Oil freeze deal faces trouble as Saudi-Iran tensions spike

A spike in tensions between arch-rivals Saudi Arabia and Iran appeared on Sunday to ruin prospects of the first binding oil output deal in 15 years between OPEC and non-OPEC nations, and looked set to prompt another fall in the price of crude.

Some 18 OPEC and non-OPEC oil producers, including Russia, had been meant to meet in the Qatari capital of Doha on Sunday morning and quickly rubber-stamp a deal to freeze output at January levels until October 2016.

But the meeting was postponed after OPEC's de facto leader Saudi Arabia told participants it wanted all OPEC members to take part in the freeze, according to OPEC sources.

Riyadh had earlier insisted on excluding Iran from the talks because Tehran had refused to freeze production, seeking to regain market share after the lifting of Western sanctions against it in January.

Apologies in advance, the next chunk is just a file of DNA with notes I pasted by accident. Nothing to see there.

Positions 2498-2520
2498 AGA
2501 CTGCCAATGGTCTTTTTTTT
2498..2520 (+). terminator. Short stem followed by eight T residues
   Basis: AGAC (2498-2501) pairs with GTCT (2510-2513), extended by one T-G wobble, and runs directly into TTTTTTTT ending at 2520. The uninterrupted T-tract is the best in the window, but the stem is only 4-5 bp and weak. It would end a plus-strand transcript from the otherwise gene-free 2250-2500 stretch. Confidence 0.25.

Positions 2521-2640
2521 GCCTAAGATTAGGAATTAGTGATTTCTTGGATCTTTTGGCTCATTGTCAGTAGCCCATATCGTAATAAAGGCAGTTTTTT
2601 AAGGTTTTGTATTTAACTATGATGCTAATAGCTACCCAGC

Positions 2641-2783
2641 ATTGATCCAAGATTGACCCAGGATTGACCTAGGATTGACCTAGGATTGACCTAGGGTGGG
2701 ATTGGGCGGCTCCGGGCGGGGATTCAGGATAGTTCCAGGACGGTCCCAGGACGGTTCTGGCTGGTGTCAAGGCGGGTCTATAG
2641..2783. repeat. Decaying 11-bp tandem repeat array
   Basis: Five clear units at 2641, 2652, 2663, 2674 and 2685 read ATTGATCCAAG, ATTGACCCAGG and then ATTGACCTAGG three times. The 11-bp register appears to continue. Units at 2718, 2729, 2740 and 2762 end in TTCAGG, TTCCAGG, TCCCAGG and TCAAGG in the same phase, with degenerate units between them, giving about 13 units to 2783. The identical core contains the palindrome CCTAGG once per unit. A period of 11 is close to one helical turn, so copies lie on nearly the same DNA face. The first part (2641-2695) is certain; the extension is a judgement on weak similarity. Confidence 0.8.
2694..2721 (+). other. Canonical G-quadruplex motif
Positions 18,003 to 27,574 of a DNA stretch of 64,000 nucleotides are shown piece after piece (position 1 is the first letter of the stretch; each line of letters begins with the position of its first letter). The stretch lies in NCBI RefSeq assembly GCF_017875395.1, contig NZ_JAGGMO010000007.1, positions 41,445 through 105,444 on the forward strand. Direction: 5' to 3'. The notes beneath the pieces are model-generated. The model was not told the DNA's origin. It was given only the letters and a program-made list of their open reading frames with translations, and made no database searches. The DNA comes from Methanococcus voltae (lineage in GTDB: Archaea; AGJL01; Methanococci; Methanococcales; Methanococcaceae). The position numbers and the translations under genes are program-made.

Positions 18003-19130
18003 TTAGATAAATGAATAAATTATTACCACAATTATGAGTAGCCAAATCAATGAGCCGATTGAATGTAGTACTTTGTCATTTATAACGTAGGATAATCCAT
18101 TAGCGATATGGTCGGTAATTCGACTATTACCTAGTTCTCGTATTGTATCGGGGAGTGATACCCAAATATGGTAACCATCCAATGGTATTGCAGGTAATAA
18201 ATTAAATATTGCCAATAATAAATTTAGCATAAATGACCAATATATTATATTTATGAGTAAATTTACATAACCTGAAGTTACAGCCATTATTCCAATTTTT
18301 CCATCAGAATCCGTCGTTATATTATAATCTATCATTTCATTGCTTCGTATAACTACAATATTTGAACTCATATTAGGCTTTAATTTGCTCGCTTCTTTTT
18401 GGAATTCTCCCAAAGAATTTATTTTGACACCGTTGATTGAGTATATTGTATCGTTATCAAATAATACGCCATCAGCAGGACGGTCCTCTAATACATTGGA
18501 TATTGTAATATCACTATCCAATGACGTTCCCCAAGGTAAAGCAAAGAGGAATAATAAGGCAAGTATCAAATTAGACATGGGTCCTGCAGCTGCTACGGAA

With the deal running into trouble, oil ministers in Doha met with the Qatari emir, Sheikh Tamim bin Hamad al-Thani — who was instrumental in promoting output stability in recent months.

But a new draft seen by sources thereafter contained none of the binding points of the previous outline. Ministers are due to start talks at around 12:00-12:30 GMT, according to sources.

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